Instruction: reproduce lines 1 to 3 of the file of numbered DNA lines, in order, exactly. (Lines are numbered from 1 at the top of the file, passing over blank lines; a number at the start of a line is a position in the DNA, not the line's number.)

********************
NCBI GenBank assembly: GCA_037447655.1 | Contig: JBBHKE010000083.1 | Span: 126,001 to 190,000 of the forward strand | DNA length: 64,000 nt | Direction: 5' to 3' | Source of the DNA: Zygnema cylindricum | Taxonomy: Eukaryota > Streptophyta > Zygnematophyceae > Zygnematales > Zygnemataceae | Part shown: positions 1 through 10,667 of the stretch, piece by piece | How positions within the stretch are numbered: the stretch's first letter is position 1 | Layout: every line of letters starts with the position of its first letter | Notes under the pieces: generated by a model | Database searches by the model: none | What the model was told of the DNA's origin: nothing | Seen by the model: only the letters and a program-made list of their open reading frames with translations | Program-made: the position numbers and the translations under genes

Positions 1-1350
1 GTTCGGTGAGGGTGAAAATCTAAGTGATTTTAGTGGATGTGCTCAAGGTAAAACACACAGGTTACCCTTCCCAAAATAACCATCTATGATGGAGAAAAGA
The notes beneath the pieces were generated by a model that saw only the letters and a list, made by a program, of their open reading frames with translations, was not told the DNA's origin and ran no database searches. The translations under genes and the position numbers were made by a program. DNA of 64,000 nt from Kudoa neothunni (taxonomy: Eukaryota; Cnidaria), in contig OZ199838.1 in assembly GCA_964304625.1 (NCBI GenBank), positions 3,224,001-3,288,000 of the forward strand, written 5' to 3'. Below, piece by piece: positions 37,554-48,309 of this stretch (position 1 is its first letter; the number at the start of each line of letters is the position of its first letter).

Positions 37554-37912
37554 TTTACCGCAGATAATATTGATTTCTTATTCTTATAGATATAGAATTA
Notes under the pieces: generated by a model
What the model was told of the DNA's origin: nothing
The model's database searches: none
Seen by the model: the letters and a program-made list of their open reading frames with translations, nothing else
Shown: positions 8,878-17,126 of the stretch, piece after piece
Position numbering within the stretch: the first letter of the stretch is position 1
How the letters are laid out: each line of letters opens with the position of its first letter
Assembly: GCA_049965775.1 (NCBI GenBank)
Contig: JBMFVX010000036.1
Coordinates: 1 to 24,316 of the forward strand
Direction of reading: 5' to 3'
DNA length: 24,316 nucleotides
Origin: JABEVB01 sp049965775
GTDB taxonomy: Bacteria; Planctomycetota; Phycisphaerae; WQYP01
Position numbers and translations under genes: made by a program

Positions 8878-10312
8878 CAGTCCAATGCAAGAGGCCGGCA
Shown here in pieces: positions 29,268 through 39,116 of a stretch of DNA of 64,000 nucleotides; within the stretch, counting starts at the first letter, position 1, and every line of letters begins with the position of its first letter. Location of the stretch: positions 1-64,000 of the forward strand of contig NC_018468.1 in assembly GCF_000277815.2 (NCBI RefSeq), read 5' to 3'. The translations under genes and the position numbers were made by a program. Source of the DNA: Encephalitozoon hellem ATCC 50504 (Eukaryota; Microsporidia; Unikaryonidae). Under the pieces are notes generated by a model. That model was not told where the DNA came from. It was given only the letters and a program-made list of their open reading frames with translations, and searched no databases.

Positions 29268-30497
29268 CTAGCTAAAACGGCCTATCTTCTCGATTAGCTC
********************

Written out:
NCBI GenBank assembly: GCA_037447655.1 | Contig: JBBHKE010000083.1 | Span: 126,001 to 190,000 of the forward strand | DNA length: 64,000 nt | Direction: 5' to 3' | Source of the DNA: Zygnema cylindricum | Taxonomy: Eukaryota > Streptophyta > Zygnematophyceae > Zygnematales > Zygnemataceae | Part shown: positions 1 through 10,667 of the stretch, piece by piece | How positions within the stretch are numbered: the stretch's first letter is position 1 | Layout: every line of letters starts with the position of its first letter | Notes under the pieces: generated by a model | Database searches by the model: none | What the model was told of the DNA's origin: nothing | Seen by the model: only the letters and a program-made list of their open reading frames with translations | Program-made: the position numbers and the translations under genes

Positions 1-1350
1 GTTCGGTGAGGGTGAAAATCTAAGTGATTTTAGTGGATGTGCTCAAGGTAAAACACACAGGTTACCCTTCCCAAAATAACCATCTATGATGGAGAAAAGA